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The upcoming elections in the Netherlands may be important as they will determine the composition of the Upper Chamber based on the outcome of the twelve provincial assemblies, and three parties out of more than thirty may offer a true alternative to the political alignment that has prevailed for decades.

We are living in a world in which most nations self-define as “democracies.” In order to uphold the claim of being a democracy, from time to time, elections need to be held in which citizens have the opportunity to cast their vote for the candidates and parties whom they feel best represent their interests. So far, so good.

Before, during and after such elections, there is a lot of manipulation, influencing, fraud in vote counting, and wheeling and dealing. All of it is part and parcel of elections. Therefore, election results are often quite disappointing. Eventually, most people will have to conclude that their influence, both as an individual and as a member of a group or collective, is rather limited.

The Netherlands, that strange country in the northwestern corner of the European mainland, is no exception. Like the other members of the European Union and NATO (except the US), its government has only very limited autonomy. Over the years, like all those other states, the Netherlands has had to sacrifice so much of its national sovereignty that it can no longer be considered an independent political entity. It is useful to bear in mind that eighty percent of all laws, rules, and regulations are being decided by the EU bureaucratic machinery in Brussels.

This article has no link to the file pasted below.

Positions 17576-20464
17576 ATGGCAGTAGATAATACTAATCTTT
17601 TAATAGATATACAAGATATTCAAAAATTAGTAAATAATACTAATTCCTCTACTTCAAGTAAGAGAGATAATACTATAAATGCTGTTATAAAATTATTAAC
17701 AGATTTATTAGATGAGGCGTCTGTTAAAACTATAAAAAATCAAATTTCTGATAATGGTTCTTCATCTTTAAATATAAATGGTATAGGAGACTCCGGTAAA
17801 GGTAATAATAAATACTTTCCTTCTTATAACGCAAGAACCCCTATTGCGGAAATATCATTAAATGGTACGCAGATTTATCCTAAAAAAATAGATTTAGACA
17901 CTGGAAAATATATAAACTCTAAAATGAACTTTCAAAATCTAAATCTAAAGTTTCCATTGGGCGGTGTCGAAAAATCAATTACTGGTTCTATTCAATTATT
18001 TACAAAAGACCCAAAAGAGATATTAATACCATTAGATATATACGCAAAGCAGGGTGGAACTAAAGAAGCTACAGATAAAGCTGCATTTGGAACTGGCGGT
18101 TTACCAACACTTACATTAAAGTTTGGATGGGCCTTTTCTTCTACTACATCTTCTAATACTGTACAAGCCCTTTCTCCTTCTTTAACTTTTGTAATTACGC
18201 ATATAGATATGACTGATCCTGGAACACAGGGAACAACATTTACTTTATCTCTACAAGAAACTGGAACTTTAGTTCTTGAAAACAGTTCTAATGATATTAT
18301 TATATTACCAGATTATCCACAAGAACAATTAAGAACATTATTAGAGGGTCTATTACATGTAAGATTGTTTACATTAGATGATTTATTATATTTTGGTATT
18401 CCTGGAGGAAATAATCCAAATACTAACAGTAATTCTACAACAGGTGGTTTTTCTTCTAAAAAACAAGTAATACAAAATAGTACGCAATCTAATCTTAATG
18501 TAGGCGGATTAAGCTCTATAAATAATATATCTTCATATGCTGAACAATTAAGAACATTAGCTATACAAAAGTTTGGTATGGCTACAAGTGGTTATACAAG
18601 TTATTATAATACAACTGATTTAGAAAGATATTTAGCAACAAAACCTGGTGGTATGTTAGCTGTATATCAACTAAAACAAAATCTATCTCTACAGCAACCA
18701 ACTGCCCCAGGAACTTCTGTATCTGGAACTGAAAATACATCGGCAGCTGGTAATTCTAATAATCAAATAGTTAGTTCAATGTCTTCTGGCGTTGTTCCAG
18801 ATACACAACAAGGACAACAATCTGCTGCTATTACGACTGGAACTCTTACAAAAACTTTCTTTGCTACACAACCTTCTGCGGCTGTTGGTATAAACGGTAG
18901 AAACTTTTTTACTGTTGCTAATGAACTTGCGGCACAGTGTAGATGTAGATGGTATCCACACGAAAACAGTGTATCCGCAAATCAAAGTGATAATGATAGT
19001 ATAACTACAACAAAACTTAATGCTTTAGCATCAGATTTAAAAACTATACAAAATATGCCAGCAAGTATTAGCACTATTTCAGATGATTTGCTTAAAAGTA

However, for what it is worth, on paper the Netherlands continues to be a sovereign nation, which is precisely why the upcoming elections on 15 March may turn out to be important. These elections are for the twelve provincial assemblies, and on the basis of their outcome, the composition of the Eerste Kamer (Upper Chamber, the Dutch Senate) is determined. It may be the first time in many years that the provincial elections really matter.

There are only three parties out of the more than thirty in the Netherlands that offer a true alternative to the political alignment such as it has prevailed for decades.

The reason is that the Tweede Kamer (Lower Chamber, the Dutch House of Representatives) has virtually been hijacked by a close-knit alliance of “Left Liberals,” Greens and Christian Democrats. The most militant and ideologically rigid of these parties are D66 and the Greens. Like everywhere else in Europe, the Social Democrats (PvdA) have become marginalized since the wholesale adoption of neoliberalism as their new gospel. Since the fall of the Berlin Wall, their role as the most faithful local extension of US power and influence has been taken over by the Greens and D66, which are also the most vociferous advocates of the WEF and “sustainable development goals.” D66 is also the most fanatical Russophobic war party, with its relentless appeals for sending ever more weapons to the Ukraine in order to “defend our values.”

There are only three parties out of the more than thirty in the Netherlands that offer a true alternative to the political alignment such as it has prevailed for decades. These parties are PVV (Party for Freedom), FvD (Forum for Democracy) and BVNL (Interest of the Netherlands), of which FvD is the most dynamic, enjoying the highest appeal among young voters. It comes as no surprise that these parties are labeled as “right-wing populist.”